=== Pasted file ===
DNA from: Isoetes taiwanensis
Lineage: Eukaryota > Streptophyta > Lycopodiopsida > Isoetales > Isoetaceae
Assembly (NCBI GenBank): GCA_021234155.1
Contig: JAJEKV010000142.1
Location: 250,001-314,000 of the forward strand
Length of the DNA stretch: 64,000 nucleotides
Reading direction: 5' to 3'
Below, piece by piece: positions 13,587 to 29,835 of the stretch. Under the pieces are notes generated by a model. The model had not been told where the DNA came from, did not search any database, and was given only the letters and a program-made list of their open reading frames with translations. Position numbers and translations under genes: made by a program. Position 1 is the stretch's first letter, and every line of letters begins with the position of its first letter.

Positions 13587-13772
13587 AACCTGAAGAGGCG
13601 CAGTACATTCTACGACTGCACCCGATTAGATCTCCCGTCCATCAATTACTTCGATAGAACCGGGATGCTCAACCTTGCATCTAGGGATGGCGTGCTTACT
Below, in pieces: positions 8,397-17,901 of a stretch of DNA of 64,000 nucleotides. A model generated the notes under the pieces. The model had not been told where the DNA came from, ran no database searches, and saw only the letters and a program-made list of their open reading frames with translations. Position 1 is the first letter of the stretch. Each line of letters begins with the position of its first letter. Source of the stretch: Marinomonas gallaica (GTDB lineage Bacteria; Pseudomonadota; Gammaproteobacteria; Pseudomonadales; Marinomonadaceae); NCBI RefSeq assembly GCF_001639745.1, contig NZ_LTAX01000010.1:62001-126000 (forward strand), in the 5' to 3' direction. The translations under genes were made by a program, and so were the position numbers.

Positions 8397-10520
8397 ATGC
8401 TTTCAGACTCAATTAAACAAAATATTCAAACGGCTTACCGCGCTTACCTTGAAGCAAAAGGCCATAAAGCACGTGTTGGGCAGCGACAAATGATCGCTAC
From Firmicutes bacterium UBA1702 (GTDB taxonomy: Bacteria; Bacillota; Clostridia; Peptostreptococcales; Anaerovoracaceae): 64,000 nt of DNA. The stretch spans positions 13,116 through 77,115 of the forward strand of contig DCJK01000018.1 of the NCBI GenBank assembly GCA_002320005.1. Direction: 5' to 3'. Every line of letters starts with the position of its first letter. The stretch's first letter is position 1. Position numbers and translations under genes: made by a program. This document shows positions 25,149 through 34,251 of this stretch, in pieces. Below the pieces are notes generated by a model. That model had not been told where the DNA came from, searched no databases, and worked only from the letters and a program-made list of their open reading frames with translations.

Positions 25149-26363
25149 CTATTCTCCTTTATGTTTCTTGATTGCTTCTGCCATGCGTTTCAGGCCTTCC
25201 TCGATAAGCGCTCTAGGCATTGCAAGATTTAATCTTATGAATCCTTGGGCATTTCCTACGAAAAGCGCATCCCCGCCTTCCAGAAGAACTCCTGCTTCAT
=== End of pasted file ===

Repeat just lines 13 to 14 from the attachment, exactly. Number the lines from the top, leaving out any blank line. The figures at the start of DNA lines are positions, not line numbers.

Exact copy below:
Positions 8397-10520
8397 ATGC